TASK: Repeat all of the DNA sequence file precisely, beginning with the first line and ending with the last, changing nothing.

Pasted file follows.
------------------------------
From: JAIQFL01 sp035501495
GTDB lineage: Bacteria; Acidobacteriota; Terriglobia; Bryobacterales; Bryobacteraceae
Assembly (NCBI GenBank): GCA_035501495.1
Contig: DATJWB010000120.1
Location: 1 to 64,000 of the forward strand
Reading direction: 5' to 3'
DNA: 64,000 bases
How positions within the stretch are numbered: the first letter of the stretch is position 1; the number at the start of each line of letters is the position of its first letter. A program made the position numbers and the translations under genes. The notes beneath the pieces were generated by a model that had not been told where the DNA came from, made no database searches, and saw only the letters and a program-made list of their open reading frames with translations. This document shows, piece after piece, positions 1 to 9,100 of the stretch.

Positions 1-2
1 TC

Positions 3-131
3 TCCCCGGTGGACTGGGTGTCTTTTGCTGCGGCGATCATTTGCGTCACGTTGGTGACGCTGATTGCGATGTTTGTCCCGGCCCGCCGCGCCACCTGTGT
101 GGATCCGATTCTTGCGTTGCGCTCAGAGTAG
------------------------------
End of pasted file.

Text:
From: JAIQFL01 sp035501495
GTDB lineage: Bacteria; Acidobacteriota; Terriglobia; Bryobacterales; Bryobacteraceae
Assembly (NCBI GenBank): GCA_035501495.1
Contig: DATJWB010000120.1
Location: 1 to 64,000 of the forward strand
Reading direction: 5' to 3'
DNA: 64,000 bases
How positions within the stretch are numbered: the first letter of the stretch is position 1; the number at the start of each line of letters is the position of its first letter. A program made the position numbers and the translations under genes. The notes beneath the pieces were generated by a model that had not been told where the DNA came from, made no database searches, and saw only the letters and a program-made list of their open reading frames with translations. This document shows, piece after piece, positions 1 to 9,100 of the stretch.

Positions 1-2
1 TC

Positions 3-131
3 TCCCCGGTGGACTGGGTGTCTTTTGCTGCGGCGATCATTTGCGTCACGTTGGTGACGCTGATTGCGATGTTTGTCCCGGCCCGCCGCGCCACCTGTGT
101 GGATCCGATTCTTGCGTTGCGCTCAGAGTAG